Little Pink House is a fairly textbook rendition of a true story adapted for film, complete with authentic locations and local extras. The cast is uniformly excellent. Catherine Keener (Get Out) as Susette Kelo doesn’t have the brashness or spark of, say, Julia Roberts in Erin Brockovich, or Sally Field as a union activist in Norma Rae. But her performance is subtle, gritty, and convincing; perfectly appropriate for a story that explores how gradually and insidiously corporate interests can overtake the lives of private citizens. Callum Keith Rennie is very appealing as the friend-turned-lover and partner, a man who urges Susette to fight for what’s right. Tripplehorn is letter perfect as the polished, ingratiating Wells, her facial expressions full of cold charm and fake compassion.

I enjoyed this film despite myself. In many ways it comes off as just another small town drama about an underdog turned unwilling warrior for the people. But there is real suspense and pathos here beneath the standard cinematography and pacing: this debut feature from filmmaker Courtney Balaker is something to be proud of. Here we have a film that could have been set in almost any small town in the Northeastern United States, where poverty, unemployment, and blight have become a way of life. All Susette really wanted, as she says, is to come home and relax; but she found herself grappling with a shadowy conspiracy, her rights as a homeowner threatened by forces of greed, intimidation, and aggression. Susette had no desire to lead a cause or be in the mainstream media spotlight, much less appear before the Supreme Court. Think what sort of nation we would have if every time a private citizen battled against corporate overreach the world heard his or her story. That may not have been easily done in 1999, but it sure as heck is now. Power to the people!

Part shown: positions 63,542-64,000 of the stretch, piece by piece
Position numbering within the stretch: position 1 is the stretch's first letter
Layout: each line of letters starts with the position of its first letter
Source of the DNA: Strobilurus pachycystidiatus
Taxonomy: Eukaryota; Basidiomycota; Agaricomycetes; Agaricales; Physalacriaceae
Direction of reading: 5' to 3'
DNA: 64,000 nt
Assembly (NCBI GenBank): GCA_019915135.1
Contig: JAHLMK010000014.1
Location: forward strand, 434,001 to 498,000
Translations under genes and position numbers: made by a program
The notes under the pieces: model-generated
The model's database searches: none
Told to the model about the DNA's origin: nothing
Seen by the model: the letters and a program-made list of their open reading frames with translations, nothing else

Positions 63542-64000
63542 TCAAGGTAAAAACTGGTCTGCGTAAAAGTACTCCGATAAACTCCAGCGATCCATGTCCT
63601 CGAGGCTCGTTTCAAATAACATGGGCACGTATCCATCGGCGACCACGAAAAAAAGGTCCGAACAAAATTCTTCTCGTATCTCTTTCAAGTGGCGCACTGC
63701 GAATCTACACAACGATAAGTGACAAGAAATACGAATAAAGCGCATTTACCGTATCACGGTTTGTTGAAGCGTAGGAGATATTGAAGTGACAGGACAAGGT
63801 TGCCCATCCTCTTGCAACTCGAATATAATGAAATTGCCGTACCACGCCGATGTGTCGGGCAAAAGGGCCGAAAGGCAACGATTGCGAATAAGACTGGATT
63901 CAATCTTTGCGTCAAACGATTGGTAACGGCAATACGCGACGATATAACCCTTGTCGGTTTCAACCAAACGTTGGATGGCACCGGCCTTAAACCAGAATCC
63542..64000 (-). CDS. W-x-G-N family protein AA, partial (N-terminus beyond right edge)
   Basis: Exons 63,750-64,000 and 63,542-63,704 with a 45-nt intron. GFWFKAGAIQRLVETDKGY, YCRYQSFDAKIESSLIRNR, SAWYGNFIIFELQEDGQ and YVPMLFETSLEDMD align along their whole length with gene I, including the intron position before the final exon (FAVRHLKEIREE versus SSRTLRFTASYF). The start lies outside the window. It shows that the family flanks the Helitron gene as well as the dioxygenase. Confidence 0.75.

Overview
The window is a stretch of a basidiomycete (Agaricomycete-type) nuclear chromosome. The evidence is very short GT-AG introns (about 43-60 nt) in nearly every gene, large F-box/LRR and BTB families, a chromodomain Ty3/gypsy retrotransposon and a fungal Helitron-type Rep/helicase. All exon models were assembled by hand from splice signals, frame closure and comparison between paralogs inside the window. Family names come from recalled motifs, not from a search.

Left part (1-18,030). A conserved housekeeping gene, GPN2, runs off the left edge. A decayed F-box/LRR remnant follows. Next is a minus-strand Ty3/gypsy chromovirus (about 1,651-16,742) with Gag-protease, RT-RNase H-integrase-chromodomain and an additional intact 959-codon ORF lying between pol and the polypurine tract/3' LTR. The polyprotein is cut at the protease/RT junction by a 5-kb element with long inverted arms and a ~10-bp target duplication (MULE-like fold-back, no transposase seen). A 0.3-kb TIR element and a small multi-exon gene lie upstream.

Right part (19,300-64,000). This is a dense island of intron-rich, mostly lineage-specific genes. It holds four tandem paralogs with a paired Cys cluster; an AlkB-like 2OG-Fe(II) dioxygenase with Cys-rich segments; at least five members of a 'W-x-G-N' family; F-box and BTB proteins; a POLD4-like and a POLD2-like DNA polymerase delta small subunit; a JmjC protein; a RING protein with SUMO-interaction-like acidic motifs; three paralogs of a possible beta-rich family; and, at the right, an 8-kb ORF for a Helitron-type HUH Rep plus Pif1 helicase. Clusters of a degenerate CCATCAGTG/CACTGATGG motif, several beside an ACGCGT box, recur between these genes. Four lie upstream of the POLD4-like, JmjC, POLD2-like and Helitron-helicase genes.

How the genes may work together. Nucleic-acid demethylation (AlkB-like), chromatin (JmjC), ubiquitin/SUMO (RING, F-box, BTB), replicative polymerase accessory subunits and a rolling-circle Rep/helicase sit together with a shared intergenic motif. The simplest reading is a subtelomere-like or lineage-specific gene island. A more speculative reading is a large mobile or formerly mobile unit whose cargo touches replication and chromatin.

Peg Aloi is a former film critic for The Boston Phoenix. She taught film and TV studies for ten years at Emerson College, and currently teaches at SUNY New Paltz. Her reviews also appear regularly online for The Orlando Weekly, Cinemazine, and Diabolique. Her long-running media blog “The Witching Hour” can be found at